VarSeq recently received major upgrades in a wide range of areas, one of these areas includes adding annotations such as GnomAD. This includes new fundamental methods of CNV ACMG guideline processing but also a large number of small additions in annotations. One addition is the application of gnomADs – Gene Constraints. This provides various metrics for pathogenicity on a per gene or transcript level. Figure 1 shows the list of fields contained in the Gene Constraint track.
Aside from breakdown of different variant types with their observed vs expected counts, confidence intervals, and zscores, here are some key metrics present in gene constraints:
pLI: Probability of being loss-of-function intolerant (intolerant of both heterozygous and homozygous LoF variants). This metric estimates the probability that a gene falls into the class of LoF-haploinsufficient genes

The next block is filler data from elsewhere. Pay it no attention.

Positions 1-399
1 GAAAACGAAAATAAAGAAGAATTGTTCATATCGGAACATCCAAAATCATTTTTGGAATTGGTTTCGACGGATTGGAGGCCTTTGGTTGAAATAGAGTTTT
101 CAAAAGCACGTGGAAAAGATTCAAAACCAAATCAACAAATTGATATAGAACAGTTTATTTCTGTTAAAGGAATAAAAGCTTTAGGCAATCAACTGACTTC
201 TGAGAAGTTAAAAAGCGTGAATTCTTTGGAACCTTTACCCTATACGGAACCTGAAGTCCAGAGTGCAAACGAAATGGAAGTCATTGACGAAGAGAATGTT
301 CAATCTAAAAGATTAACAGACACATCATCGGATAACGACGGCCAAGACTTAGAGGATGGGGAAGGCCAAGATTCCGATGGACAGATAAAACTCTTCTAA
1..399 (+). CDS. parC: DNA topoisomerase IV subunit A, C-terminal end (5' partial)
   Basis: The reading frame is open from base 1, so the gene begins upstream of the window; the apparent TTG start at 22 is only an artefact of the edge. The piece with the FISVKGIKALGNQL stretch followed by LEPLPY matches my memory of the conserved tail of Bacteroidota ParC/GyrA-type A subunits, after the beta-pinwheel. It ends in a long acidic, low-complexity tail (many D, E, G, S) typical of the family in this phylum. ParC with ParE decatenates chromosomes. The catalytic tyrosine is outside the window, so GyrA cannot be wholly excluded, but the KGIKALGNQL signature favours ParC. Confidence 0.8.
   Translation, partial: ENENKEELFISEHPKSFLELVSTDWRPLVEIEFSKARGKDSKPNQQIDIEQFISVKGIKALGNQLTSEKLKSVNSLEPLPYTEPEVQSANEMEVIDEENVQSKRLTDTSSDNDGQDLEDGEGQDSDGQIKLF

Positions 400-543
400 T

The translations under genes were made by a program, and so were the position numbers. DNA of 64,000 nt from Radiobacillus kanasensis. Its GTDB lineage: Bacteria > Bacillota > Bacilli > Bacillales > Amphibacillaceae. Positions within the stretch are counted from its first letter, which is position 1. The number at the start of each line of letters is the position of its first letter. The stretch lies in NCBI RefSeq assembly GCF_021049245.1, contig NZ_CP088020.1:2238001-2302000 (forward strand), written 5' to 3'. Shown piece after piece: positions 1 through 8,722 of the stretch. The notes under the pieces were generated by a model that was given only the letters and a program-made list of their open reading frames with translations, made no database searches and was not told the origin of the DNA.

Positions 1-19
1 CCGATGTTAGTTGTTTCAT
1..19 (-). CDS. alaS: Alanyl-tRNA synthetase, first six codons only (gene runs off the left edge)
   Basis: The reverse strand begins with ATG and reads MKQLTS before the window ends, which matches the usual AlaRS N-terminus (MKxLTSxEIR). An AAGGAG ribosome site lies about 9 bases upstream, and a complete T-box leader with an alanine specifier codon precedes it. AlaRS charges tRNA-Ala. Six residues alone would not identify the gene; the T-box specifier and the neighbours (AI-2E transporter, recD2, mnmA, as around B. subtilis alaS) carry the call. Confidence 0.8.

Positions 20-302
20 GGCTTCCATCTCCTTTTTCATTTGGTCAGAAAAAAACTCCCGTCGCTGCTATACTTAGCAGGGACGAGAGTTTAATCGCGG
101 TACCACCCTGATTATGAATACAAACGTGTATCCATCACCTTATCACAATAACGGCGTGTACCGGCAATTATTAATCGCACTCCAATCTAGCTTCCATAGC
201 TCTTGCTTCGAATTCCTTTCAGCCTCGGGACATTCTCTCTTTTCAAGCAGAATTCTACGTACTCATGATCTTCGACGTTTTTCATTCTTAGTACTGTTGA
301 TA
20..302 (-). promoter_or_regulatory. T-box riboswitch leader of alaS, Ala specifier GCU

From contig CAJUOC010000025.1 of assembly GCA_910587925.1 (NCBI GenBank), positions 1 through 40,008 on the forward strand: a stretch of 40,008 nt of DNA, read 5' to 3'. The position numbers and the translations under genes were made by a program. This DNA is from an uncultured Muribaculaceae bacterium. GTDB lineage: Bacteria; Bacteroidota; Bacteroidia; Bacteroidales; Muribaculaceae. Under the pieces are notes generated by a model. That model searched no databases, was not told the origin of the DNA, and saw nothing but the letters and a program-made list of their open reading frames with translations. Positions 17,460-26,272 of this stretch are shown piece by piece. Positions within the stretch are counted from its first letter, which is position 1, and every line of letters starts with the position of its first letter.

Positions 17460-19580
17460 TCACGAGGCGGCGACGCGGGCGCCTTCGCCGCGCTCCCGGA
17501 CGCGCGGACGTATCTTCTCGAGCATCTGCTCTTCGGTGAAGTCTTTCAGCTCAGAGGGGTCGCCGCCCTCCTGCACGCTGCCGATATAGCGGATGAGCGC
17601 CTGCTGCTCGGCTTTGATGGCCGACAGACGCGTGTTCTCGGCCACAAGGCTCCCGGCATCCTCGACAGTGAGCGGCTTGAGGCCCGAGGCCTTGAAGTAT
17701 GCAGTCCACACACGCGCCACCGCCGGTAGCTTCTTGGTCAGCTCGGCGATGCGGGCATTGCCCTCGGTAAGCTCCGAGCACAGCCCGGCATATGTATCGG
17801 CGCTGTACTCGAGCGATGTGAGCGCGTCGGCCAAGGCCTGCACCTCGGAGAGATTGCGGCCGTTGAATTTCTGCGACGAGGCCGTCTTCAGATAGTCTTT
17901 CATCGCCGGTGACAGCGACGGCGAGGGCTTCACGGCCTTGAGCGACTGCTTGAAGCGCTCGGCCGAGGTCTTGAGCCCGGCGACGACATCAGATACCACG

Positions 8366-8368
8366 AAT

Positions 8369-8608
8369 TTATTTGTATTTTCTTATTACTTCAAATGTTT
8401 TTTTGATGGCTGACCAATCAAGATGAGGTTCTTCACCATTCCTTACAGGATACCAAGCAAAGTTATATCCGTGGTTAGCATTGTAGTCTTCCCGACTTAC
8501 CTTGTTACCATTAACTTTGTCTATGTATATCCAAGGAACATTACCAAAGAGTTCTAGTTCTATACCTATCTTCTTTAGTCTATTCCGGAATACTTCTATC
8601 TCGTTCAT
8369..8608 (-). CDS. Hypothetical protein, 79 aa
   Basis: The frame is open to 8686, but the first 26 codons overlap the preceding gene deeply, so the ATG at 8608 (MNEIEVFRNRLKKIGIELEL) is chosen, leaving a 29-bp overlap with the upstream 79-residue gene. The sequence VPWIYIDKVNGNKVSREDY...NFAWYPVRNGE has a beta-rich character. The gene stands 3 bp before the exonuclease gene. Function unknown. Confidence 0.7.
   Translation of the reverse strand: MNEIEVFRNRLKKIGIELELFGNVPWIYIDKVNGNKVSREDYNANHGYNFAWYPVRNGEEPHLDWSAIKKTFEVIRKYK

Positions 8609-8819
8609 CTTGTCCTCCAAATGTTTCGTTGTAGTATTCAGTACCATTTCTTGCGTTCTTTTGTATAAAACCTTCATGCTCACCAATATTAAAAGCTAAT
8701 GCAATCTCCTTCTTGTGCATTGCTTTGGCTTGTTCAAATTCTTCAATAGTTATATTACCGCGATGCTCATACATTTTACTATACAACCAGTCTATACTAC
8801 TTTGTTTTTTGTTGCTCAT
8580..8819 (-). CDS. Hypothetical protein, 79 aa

pRec: Probability of being intolerant of homozygous, but not heterozygous LoF variants
pNull: Probability of being tolerant of both heterozygous and homozygous LoF variants
This information is interesting to explore in the variant table itself, especially when working through gene discovery for common and rare diseases. However, these key fields are presented in VSClinical. When reviewing any individual variant’s impact on a gene, there is a section dedicated to the gene’s tolerance of various mutation types (Figure 2).
This section not only lists the pLI, Z-score, and Obs/Exp LoF frequencies but also defines the final status (example: Intolerant of LoF variants) for this variant assessment in the MSH2 gene. Additionally, you’ll find a link to the gnomAD blog for more details. This track automatically is incorporated into the VSClinical variant evaluation tool.
I hope you enjoyed reading this blog post detailing GnomAD. Please reach out to us at firstname.lastname@example.org if you would like some training, or would like to explore the database in more detail. Feel free to also check out some of our other blogs that always contain important news and updates for the next-gen sequencing community.